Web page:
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Children exposed to pollution in early life more likely to be OBESE

Children exposed to pollution in early life are more likely to be OBESE ‘because toxic air triggers inflammation in the brain which disrupts their appetite and metabolism’

  • 10-year-olds who grew up in polluted areas weighed an average of 2.2lbs more
  • Scientists suggest nitrogen dioxide can affect the body’s fat metabolism
  • And they say parents should think carefully about where they raise their kids
  • Warning the first year of life could be a ‘critical window’ in which damage is done 
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Babies living near busy roads may be more likely to become fat when they’re older, according to research.

Nitrogen dioxide pollution, churned out by diesel engines like those in lorries, vans and buses, could disrupt how well children burn fat, scientists say.

A study found 10 year olds who lived in polluted areas when they were babies are, on average, 2.2lbs (1kg), heavier than those who grew up around cleaner air.

The first year of a baby’s life is a ‘critical window’, experts say, and parents should think carefully about where they raise their children and how it affects their health.

The research comes after the World Health Organization revealed 90 per cent of the world’s children are breathing unsafe air.

Children spending the first year of their life in areas with high levels of nitrogen dioxide pollution, which comes from vehicle exhaust fumes, are likely to be 2.2lbs (1kg) heavier than their peers by the age of 10, Southern California researchers found

Researchers from the University of Southern California followed 2,318 children in the Golden State to track how pollution affected their bodyweight later in life.

They found those who spent their first year of life in a polluted area gain weight significantly faster as they grow older.

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In the study, they wrote: ‘Our study suggests that early life may represent a critical window of exposure where increased [air pollution] may result in increased risk for higher childhood [weight] trajectories, which in turn may lead to childhood obesity.’

Although the study did not determine the reasons for this, it could be because pollution causes inflammation which affects the brain, The Guardian reported.


The UK’s air pollution was labelled a ‘national embarrassment’ in September.

Figures for 2017 showed 37 out of 43 air quality zones across the UK had illegal levels of nitrogen dioxide pollution, the same number as the previous year.

Annual average levels of the pollutant from exhaust fumes fell in most places, figures from the Government and environmental law charity ClientEarth revealed.

But levels are still more than double the legal limit in Greater London and also well over the limit in areas including South Wales, West Midlands, Glasgow and Greater Manchester.

Brighton, Worthing and Littlehampton in West Sussex – an area declared as legal in the previous year – crept up to just below the threshold again, the statistics show.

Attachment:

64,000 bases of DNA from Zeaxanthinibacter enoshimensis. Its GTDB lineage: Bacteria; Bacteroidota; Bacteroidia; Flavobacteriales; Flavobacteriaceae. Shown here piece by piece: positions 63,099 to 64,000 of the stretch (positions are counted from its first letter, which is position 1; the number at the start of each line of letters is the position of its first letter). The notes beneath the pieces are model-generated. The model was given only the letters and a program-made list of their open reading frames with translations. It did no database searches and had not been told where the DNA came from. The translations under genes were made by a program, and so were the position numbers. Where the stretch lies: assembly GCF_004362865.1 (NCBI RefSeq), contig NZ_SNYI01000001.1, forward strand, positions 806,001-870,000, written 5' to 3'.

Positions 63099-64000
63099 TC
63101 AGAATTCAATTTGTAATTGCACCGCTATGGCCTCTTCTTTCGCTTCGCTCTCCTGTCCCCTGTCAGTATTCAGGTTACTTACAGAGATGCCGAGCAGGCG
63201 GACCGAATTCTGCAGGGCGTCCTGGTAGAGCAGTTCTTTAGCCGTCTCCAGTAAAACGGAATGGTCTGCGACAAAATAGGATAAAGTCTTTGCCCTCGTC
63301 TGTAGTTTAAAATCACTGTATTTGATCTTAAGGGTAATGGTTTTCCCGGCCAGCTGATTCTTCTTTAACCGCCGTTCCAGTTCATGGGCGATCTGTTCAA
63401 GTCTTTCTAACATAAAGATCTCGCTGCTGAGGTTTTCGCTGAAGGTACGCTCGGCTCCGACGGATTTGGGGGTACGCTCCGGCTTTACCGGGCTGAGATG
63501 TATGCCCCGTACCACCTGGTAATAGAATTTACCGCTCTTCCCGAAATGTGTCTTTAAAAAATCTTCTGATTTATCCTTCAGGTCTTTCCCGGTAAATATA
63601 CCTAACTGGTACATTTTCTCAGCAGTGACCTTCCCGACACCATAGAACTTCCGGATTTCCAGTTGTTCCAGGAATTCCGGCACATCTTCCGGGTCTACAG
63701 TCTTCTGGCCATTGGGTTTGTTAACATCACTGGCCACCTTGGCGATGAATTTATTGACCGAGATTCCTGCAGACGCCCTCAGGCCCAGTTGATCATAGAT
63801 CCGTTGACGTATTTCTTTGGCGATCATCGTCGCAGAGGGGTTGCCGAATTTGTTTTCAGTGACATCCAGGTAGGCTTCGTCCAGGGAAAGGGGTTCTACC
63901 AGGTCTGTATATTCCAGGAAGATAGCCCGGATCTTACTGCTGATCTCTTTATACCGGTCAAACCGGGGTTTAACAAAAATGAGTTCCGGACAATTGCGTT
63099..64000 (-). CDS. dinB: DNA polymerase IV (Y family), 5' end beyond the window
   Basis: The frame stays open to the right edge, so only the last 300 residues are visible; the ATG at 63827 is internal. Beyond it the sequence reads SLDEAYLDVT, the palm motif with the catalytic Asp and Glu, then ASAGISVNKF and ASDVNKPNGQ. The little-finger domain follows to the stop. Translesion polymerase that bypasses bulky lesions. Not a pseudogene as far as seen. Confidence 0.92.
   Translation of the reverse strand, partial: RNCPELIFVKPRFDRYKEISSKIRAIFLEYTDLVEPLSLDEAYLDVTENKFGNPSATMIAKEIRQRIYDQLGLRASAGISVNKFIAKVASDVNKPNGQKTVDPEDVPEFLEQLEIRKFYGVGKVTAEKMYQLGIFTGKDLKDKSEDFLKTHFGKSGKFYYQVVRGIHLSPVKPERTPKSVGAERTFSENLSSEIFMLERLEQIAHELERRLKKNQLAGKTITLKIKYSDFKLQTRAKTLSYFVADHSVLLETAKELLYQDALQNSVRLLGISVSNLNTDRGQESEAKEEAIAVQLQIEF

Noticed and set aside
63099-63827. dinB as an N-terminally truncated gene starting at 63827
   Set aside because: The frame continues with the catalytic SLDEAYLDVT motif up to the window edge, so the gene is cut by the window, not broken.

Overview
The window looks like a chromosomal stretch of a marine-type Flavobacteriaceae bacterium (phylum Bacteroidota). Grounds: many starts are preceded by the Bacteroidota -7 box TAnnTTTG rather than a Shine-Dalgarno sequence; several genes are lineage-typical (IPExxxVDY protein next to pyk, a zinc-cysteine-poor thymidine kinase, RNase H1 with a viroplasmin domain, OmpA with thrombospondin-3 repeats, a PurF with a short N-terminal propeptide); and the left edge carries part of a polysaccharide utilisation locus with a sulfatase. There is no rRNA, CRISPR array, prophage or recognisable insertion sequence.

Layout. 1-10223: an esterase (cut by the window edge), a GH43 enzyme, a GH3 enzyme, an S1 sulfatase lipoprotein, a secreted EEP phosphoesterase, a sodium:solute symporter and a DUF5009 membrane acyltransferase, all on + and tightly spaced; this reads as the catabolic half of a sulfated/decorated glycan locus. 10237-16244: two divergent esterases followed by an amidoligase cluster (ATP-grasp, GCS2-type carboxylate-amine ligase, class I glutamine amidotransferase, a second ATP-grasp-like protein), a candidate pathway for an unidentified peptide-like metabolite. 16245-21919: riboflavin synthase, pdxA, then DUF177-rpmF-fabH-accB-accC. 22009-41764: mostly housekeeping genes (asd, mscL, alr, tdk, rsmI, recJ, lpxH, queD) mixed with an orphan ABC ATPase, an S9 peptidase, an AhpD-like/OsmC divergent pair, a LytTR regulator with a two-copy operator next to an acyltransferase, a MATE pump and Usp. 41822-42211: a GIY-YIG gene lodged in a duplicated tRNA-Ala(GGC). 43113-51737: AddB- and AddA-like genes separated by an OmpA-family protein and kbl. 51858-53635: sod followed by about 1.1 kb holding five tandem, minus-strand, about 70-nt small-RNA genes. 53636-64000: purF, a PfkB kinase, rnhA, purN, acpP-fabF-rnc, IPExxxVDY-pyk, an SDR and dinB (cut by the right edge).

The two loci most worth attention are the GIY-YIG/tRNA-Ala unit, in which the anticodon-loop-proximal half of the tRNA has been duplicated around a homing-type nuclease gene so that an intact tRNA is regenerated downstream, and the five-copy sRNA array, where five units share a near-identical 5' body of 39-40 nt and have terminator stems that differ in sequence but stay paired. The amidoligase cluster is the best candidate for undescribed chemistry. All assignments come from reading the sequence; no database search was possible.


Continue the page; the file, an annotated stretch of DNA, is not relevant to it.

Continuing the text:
The UK has been breaching EU pollution limits for nitrogen dioxide, much of which comes from diesel vehicles, since the rules came into effect in 2010.

Air pollution causes an estimated 40,000 premature deaths a year in the UK and is linked to health problems from childhood illnesses to heart disease and even dementia. 

Lead researcher PhD student Jennifer Kim told the newspaper: ‘The most common thought is inflammation of body systems like the lungs which may spill over into the entire body – the brain which regulates appetite and changes in fat metabolism.’

The research focused on the effect of nitrogen dioxide (NO2), which is at illegal in levels in most UK cities and urban areas around the world.

People are becoming more concerned about the effects of pollution as scientific studies stack up the damage it’s doing to people’s physical and mental health.

Other recent research has shown air polluted by vehicles raises the risk of a low birth weight, birth defects and cot death.

And a study published in October claimed as many as 33million visits to A&E by people with asthma around the world are due to air pollution.

‘We would urge parents to be mindful where their young children spend their time, especially considering if those areas are near major roads, Ms Kim said.

‘The first year of life is a period of rapid development of various systems in the body [and] may prime the body’s future development.’

The research was published in the journal Environmental Health.

Professor Jonathan Grigg, of Queen Mary University, was not involved in the research but told The Guardian: ‘This study showing an association between increased body mass in children and exposure to air pollution from roads is important since it is compatible with previous studies showing an association between type 2 diabetes and air pollution in adults.

‘However, more research is needed to explain how toxins inhaled into the lungs affect fat cells throughout the body.’

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